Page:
The first time I visited a new friend at his home, we walked around and looked at his extensive collection of framed family photos and mementos. One was of a young blonde woman. “My cousin Verity,” said friend John. I burst out laughing. Who names a kid Verity?
It turns out that Verity was a cherished family name and is, in fact, an important part of Canadian industrial and agricultural history.
The Verity family, led by patriarch William H. Verity (John’s great-great grandfather), were ironmongers. When they immigrated to Canada from York in England, they settled in Exeter, Ontario, where there was available land and the Ausable River, a water source for their foundry.
There were five Verity sons and together they developed an alloy and a curvature of plow blade for a horse-pulled plow that was strong enough to clear the rough lands of Ontario’s Bruce Peninsula, which has shale, rock, and volcanic debris shoved around by ancient glaciers. The Veritys also cast molds to make cast-iron frying pans and pots. Somehow they attracted the attention of Hart Almerrin Massey, a Toronto industrialist, who also was investing in agriculture implement manufacturing. Letters patent in 1892 formed Verity Plow Company and the family moved operations to Brantford, Ontario.
“What these guys were trying to do was to make products to homestead the whole country,” my Verity-related friend John Sterne told me. “People were clearing land from one end of Canada to the other.”
Foundries needed masses of cold water: Brantford had the Grand River and by 1848 the river had been made navigable via canals and locks so the city was joined to the Great Lakes and its shipping routes. As well, Brantford connected by rail lines to Hamilton, Toronto, Port Dover, London, Buffalo, and Detroit. By 1900, Brantford was the third-largest manufacturing centre in Canada, after only Toronto and Montreal.
Prior to the formation of Verity Plow, the Brantford-based Harris and Toronto-based Massey farm equipment manufacturers were in hot competition, particularly over who could manufacture the best “grain binders”, which mechanized the bundling of grain after it was cut, something that was crucial for Canadian farming where an early onset of winter would cut short the time farmers had to hand-bundle cut grain. This resulted in what historians call “The Binder Wars” which, according to the Manitoba Agricultural Museum, resulted in “hoards of salesmen combing rural areas for prospective sales, field challenges, binder tournaments at fall fairs, sales prospects being taken out to dinner in carriages, parades arranged for binder delivery and handbills announcing successful sales being distributed in rural areas. When a sale was made, opposing salesmen would descend on the farmer in an effort to entice him to change his mind. Fistfights reportedly broke out at times between competing salesmen.”
The binder wars ended in a truce / merger when these two companies joined forces as Massey Harris in 1891. Another farm implement giant, The Cockshutt Plow Company, also grew up in Brantford: it began life as the Brantford Plow Works making stoves, cultivators, and walking plows. By 1903, it built a factory in Brantford that covered 23 acres.
All the families of these farm-equipment makers intermarried and, eventually, the companies did, too, with Verity coming under the Massey-Harris banner in 1914; that company became a world leader after merging with Ferguson, a British manufacturer, to become Massey-Harris Ferguson in 1953, shortened to Massey Ferguson in 1958. Several members of the Verity family had leadership roles in the new company.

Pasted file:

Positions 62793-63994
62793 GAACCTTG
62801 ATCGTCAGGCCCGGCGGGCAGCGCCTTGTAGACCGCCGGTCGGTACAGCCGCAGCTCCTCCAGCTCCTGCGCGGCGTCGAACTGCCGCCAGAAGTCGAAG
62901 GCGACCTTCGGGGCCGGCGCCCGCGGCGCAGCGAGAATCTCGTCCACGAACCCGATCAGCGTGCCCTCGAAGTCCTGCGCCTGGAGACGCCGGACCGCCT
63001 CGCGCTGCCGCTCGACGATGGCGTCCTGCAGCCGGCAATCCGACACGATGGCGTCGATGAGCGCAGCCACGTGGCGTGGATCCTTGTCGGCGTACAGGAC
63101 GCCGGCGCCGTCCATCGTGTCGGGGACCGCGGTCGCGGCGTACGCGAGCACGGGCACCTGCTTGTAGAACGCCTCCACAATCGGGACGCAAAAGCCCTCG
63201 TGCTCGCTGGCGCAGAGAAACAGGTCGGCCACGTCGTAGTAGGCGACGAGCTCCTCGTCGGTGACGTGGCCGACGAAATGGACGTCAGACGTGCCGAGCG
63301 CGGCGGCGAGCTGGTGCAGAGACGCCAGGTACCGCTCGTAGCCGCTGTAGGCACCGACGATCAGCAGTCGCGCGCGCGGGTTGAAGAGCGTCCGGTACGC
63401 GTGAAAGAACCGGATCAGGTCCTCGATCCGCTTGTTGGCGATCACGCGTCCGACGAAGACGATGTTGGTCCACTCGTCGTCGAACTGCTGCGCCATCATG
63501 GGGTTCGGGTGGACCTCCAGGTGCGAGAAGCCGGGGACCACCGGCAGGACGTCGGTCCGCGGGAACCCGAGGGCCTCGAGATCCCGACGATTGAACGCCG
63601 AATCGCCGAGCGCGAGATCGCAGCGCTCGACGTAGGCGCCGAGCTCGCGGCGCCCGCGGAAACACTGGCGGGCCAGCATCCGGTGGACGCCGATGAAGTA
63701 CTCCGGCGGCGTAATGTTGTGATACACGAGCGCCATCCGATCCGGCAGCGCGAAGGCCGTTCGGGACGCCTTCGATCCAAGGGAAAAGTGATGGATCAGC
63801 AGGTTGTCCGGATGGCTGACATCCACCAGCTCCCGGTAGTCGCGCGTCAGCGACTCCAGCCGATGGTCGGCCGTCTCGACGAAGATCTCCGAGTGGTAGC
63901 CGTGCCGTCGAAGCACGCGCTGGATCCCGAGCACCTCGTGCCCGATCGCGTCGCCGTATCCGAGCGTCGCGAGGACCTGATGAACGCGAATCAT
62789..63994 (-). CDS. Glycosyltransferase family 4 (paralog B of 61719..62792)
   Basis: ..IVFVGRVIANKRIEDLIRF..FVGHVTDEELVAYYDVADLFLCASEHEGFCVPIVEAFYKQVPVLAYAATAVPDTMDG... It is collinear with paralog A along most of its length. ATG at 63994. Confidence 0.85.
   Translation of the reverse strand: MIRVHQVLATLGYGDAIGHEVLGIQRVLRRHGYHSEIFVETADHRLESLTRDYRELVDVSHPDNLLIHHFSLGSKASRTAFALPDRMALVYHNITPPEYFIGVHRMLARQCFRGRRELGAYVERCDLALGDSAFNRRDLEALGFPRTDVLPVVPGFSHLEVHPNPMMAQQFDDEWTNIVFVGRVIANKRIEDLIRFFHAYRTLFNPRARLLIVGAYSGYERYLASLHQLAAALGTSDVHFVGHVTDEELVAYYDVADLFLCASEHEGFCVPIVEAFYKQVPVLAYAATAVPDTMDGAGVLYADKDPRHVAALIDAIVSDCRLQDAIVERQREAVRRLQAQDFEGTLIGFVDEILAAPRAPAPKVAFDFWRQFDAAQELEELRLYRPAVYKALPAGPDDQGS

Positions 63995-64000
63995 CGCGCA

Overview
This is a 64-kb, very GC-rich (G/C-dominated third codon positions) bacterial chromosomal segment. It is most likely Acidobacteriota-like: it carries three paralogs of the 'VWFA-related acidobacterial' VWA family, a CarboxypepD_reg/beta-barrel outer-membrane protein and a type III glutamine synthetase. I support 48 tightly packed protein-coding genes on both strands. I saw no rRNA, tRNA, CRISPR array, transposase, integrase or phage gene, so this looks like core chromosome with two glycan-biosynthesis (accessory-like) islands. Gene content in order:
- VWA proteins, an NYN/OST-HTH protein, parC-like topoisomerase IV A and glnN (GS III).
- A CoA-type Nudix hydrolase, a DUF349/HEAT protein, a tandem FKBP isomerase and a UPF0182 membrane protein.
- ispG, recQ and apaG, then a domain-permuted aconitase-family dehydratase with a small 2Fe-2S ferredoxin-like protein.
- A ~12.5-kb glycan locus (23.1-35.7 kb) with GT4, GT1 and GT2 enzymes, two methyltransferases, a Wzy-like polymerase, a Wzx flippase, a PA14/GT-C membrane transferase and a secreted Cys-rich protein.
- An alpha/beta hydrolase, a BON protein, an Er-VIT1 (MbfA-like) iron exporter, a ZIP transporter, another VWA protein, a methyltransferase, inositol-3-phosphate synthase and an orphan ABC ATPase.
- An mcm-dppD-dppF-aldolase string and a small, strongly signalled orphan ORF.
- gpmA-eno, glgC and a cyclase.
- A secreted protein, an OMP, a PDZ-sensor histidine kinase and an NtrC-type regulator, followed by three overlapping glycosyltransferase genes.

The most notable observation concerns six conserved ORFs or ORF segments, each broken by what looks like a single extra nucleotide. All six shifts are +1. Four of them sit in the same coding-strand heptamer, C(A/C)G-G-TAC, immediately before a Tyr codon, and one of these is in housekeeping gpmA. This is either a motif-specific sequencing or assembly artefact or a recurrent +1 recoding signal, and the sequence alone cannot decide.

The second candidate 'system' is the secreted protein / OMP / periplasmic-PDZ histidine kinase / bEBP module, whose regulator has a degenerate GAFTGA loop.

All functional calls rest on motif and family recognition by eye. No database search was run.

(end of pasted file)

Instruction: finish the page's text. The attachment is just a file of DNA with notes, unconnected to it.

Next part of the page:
According to an article in the Brantford Expositor, in the early 1960s, the company employed more than 40,000 people and sold farm machinery, implements, light industrial tractors, equipment, diesel engines, and steel office furniture in 161 countries and territories. It expanded its footprint its in Brantford in 1964, when the company officially opened a new $13.5-million combine plant.
For the next 20 years, despite its size and market dominance, the company see-sawed between profitability and loss. There were government bailouts, investors, and managers trying to keep the company in a successful furrow. The company renamed itself Varity (a play on the former Verity name) and in 1985 it put several money-losing divisions into a new entity, Massey Combines Corporation. In 1988, this corporation went into receivership owing creditors $290 million; the big Brantford plant, which had employed 2,500 people, was shut down.
Tractors with the name “Massey Ferguson” and the signature red chassis continue to be made by ACGO, an American manufacturer, the brand and designs having passed through other corporate hands. But Brantford is no longer a centre of farm industry: none of the big manufacturers of the past are there, anymore. A 2014 report reveals the largest factory in the city that year employed 800 people to make chocolate candies (Ferrero) and the next-biggest four plants each employed about 400 to make cleaning products, waffle makers, generic pharmaceuticals, and to run a warehousing business.
The Country Heritage Park near Milton, Ontario has become steward to the artifacts of this story: one of its 30 buildings is dedicated to all things Massey, Harris, and Ferguson, that collection largely acquired after the Brantford plant shut down and someone thought to send the factory’s archive of history elsewhere for safekeeping. As well, among the descendants of the Verity family, you may find a large garden ornament that, on closer inspection, reveals itself as a plow blade once strong enough to cultivate the toughest of grounds.
Main photo: Martin Keenan